• Ads on the supermarket register tape only ever got the same person to come in for the free treat offered.
  • We once partnered with a “shop local” group that was promoting “jingle mobs” during the holidays at different small businesses around town. They offered to host one at our store. We prepared, hoping for a high influx of holiday shoppers — got cookies and hot chocolate, offered holiday discounts and hoped for the best. I believe we had five people attend … wasn’t much of a mob at all!
  • Yes, with our bounce-back coupons. We had people coming back and making second accounts to use another coupon.
  • I posted and boosted a video of blue death-feigning beetles eating a thawed pinkie rat. A couple of people called me names and got really mad.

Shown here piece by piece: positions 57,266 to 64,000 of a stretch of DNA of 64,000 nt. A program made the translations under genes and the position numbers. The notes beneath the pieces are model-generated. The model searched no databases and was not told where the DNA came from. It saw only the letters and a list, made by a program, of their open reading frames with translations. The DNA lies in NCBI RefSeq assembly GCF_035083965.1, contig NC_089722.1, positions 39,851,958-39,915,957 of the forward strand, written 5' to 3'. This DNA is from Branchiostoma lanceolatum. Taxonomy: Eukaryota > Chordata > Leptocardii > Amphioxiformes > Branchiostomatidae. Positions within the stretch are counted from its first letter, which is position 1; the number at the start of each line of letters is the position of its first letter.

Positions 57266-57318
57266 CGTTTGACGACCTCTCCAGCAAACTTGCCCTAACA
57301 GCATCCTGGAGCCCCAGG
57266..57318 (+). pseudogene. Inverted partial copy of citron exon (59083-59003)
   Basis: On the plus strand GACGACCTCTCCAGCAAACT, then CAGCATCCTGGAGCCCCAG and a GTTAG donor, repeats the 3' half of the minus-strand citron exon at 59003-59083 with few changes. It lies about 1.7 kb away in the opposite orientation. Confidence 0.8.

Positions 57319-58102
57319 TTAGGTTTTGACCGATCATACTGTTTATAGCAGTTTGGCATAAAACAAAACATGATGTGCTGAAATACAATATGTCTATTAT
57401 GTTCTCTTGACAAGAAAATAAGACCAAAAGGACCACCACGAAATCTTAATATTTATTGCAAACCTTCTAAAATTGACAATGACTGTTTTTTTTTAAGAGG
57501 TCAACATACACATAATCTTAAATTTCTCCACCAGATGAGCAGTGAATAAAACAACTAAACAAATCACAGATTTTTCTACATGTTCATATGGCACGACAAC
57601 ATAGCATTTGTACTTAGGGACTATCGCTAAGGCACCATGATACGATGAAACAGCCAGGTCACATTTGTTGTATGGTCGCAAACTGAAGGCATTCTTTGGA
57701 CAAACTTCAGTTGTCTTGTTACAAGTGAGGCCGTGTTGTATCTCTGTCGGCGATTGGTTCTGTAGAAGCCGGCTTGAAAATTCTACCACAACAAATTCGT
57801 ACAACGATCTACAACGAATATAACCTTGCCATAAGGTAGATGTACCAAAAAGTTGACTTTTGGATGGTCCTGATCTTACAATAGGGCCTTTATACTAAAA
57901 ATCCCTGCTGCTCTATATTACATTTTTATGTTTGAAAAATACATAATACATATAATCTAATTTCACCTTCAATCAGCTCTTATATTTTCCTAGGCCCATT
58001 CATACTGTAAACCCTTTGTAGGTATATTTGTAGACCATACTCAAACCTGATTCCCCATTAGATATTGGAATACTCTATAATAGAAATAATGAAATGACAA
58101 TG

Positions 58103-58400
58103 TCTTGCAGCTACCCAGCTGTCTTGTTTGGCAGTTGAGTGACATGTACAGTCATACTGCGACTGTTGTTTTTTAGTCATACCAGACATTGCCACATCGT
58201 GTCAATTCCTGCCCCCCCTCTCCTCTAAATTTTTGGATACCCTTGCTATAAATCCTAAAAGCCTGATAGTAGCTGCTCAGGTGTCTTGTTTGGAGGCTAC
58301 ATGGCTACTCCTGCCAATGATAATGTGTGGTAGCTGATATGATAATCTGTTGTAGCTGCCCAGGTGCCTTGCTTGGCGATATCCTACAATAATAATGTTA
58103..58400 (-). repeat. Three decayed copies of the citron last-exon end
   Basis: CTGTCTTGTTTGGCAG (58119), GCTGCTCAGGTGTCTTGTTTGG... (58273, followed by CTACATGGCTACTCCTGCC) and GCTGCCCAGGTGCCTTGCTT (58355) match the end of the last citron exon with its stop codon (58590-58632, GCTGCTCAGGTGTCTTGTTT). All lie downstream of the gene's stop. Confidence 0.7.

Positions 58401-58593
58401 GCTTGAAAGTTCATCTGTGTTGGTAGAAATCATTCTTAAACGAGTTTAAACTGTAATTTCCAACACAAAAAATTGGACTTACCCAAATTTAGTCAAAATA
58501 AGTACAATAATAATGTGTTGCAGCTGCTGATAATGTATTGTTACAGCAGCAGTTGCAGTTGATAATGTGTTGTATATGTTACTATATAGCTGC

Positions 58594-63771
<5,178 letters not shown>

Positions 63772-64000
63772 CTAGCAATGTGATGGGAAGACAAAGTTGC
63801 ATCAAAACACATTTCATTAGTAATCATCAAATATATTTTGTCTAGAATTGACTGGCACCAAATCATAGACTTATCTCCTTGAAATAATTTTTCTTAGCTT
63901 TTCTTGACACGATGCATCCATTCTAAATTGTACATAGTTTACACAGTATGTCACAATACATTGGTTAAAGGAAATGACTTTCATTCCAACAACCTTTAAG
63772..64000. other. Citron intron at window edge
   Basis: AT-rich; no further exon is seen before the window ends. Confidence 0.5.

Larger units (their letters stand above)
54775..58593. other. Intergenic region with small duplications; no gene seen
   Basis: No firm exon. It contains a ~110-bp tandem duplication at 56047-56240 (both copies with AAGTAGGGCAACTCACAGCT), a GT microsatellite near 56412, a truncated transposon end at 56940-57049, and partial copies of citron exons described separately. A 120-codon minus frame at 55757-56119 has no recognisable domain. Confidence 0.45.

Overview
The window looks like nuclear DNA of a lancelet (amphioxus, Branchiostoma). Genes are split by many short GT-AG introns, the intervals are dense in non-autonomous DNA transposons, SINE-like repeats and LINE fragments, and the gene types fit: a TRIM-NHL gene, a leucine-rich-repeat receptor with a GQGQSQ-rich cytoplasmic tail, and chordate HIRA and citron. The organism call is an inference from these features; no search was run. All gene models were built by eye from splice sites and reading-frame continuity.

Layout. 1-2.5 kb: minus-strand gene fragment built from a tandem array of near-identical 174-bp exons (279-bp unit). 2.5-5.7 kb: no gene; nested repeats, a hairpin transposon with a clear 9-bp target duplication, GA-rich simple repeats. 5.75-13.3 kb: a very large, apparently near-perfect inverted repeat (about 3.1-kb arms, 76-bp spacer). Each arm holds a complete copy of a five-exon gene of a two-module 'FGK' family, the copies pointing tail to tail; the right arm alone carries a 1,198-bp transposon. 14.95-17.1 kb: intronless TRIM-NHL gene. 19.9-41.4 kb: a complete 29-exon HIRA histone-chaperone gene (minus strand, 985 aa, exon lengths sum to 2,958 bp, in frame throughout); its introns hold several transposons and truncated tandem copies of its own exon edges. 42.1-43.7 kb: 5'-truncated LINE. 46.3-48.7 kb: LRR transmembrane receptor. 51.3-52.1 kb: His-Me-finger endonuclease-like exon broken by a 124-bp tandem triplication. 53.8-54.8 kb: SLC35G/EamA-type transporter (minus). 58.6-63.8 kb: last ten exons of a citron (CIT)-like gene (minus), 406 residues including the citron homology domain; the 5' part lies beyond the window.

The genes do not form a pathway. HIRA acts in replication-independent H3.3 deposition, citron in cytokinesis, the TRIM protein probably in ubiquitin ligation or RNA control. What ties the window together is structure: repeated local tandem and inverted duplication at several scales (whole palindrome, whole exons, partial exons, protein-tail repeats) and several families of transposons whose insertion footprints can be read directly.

• Direct mail through USPS. Schedule delay meant mailers went out the same week as the last presidential election, along with 762 gazillion political mailers.
  • We tried to show people the extent to which we go to keep dogs happy/ safe during grooming. We had a dog in a hammock for a nail trim. Someone went to corporate and complained (person had never stepped foot in our store and doesn’t live in the same state). We almost had to delete our TikTok over it.
  • We tried an April Fool’s joke that a customer did not get, and they went ballistic.

49. How do you respond to positive online reviews?


50. How do you respond to negative online reviews?

Again, the “Other” answers to this question expanded upon an answer: